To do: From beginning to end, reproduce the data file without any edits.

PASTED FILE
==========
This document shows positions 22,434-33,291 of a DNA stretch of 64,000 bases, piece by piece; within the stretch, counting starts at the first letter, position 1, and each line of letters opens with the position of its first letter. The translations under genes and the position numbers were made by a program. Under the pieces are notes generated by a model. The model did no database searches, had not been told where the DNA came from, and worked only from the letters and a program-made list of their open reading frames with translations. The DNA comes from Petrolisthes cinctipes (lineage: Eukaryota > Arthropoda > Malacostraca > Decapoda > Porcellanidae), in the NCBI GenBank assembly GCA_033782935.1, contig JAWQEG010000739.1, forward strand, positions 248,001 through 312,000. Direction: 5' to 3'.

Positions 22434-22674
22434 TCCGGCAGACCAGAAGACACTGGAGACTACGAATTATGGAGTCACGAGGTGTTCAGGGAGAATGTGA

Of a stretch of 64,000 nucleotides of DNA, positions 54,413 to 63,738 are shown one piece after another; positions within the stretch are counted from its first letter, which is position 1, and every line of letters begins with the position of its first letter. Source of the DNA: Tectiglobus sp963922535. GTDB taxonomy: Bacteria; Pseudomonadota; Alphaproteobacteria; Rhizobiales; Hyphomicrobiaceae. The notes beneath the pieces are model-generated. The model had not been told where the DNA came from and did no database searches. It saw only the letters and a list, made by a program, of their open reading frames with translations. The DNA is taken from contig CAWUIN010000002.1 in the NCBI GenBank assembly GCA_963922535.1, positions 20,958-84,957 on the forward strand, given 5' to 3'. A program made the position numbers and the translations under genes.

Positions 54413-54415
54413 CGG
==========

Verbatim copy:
This document shows positions 22,434-33,291 of a DNA stretch of 64,000 bases, piece by piece; within the stretch, counting starts at the first letter, position 1, and each line of letters opens with the position of its first letter. The translations under genes and the position numbers were made by a program. Under the pieces are notes generated by a model. The model did no database searches, had not been told where the DNA came from, and worked only from the letters and a program-made list of their open reading frames with translations. The DNA comes from Petrolisthes cinctipes (lineage: Eukaryota > Arthropoda > Malacostraca > Decapoda > Porcellanidae), in the NCBI GenBank assembly GCA_033782935.1, contig JAWQEG010000739.1, forward strand, positions 248,001 through 312,000. Direction: 5' to 3'.

Positions 22434-22674
22434 TCCGGCAGACCAGAAGACACTGGAGACTACGAATTATGGAGTCACGAGGTGTTCAGGGAGAATGTGA

Of a stretch of 64,000 nucleotides of DNA, positions 54,413 to 63,738 are shown one piece after another; positions within the stretch are counted from its first letter, which is position 1, and every line of letters begins with the position of its first letter. Source of the DNA: Tectiglobus sp963922535. GTDB taxonomy: Bacteria; Pseudomonadota; Alphaproteobacteria; Rhizobiales; Hyphomicrobiaceae. The notes beneath the pieces are model-generated. The model had not been told where the DNA came from and did no database searches. It saw only the letters and a list, made by a program, of their open reading frames with translations. The DNA is taken from contig CAWUIN010000002.1 in the NCBI GenBank assembly GCA_963922535.1, positions 20,958-84,957 on the forward strand, given 5' to 3'. A program made the position numbers and the translations under genes.

Positions 54413-54415
54413 CGG